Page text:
Mark Taylor of InfoGol recently tweeted to show how Liverpool’s impact upon opposition xG2 has been significant this season.
.#LFC 10 game rolling xG & xG2 created follow hand in hand since 2018. xG & xG2 allowed does the same until this season when the on target opportunities that get through to Alisson/Adrian drop like a stone. How? Why? Huge reason #LFC are 22 points ahead of #MCFC Data @InfogolApp pic.twitter.com/izpJ9NNsPf
— mark taylor (@MarkTaylor0) February 4, 2020
So although Alisson’s save figures aren’t actually all that impressive considering the quality of chance faced, he’s simply part of a defensive unit which collectively prevents opposition teams having high quality chances more often than not. This can also be evidenced by the fact the Reds have conceded the fewest Opta-defined clear-cut chances in the Premier League this season: 35.
There’s little in it at the top end though, with Manchester United (on 36), Wolves (37) and Tottenham (38) tucked in just behind. However, when you consider the average xG value of a non-penalty clear-cut chance is 0.39, you see on the above table that Alisson has faced very few of them, and it would be wrong to assume Adrián saw the rest.
While Liverpool don’t concede many golden opportunities, weird things happen when they do. Namely, the opposing attackers miss the target far more often than you would expect.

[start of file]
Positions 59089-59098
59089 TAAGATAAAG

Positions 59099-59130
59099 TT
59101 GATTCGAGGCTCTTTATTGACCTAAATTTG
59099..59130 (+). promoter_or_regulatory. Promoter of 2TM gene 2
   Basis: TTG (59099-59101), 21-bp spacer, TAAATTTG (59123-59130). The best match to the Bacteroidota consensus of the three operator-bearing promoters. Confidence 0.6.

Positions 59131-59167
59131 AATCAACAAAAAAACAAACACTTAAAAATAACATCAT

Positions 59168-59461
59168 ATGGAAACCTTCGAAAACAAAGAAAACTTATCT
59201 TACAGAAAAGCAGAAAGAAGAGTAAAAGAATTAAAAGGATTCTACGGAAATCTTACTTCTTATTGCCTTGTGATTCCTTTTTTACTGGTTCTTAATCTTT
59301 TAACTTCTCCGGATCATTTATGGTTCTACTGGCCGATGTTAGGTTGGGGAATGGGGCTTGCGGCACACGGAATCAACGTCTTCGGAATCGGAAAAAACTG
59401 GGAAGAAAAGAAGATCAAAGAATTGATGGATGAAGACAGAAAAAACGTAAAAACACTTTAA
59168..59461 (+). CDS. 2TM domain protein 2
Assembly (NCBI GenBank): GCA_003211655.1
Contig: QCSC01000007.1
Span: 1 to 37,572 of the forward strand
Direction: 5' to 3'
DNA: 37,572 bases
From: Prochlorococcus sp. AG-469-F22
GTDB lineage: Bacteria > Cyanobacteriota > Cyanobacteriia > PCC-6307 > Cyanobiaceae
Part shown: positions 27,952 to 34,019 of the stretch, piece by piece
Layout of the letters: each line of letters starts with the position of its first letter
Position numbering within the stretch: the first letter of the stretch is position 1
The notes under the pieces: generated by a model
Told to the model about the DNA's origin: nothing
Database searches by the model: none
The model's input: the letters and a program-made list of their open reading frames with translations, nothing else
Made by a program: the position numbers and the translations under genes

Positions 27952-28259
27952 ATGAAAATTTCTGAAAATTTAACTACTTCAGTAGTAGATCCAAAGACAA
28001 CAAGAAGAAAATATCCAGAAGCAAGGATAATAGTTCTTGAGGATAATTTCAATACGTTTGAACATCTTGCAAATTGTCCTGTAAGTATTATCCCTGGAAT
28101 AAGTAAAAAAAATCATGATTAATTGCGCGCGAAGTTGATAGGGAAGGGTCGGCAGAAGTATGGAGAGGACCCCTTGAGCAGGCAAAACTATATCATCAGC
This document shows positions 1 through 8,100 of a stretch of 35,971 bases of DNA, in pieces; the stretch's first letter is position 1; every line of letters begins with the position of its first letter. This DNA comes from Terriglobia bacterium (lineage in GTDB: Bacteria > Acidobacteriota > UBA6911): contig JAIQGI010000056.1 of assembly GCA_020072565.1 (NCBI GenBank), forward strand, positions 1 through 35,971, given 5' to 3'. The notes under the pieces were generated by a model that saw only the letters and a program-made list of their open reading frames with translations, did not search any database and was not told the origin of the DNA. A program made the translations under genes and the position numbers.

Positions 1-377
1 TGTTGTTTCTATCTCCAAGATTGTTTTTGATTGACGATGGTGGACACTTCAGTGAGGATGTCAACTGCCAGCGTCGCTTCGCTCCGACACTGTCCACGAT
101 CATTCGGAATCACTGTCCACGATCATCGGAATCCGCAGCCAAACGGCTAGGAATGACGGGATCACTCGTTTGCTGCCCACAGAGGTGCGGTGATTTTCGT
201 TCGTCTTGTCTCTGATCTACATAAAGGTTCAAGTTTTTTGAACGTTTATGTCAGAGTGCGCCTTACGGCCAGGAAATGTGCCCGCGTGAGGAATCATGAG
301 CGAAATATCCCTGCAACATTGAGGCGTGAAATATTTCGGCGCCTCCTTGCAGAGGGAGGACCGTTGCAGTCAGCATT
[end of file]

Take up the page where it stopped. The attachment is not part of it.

Only 14 of the 35 big chances against Liverpool in 2019/20 have been put on target. This accuracy rate of 40% is way below the league average of 69%, and this is vitally important as an on target (non-penalty) clear-cut chance is converted 62% of the time. As clear-cut chances account for 53% of the total expected goals the Reds have allowed this season – from just 15% of the total shots – such a high proportion of them not even testing Alisson or Adrián has been hugely beneficial.
Plotting the opposition CCCs on a pitch map really highlights the point. As per Stats Zone colours, yellow are goals, blue are saved, red are off target and gray are blocked.
The patch of red on the left of the above image is part of a wider trend for Liverpool’s opponents with regards to all shots, as highlighted recently by James Yorke of Statsbomb:
Liverpool's defensive record is provoking a lot of debate. A small contribution; look at the zone highlighted, basically Liverpool's RCB zone. Around 40-45 shots, TWO on target. An Alderweireld header (saved) and a Richarlison goal. That's ALL SEASON pic.twitter.com/QpiM9sRcEW
— James Yorke (@jair1970) February 5, 2020
Weird, isn’t it? And it makes one wonder if Liverpool have been incredibly fortunate this season and are heading for a crash at the back. Take a look at the following table from InfoGol. It shows the difference between xG and xG2 for Premier League teams at both ends of the pitch. The Reds’ red bar in the defence column is absurd.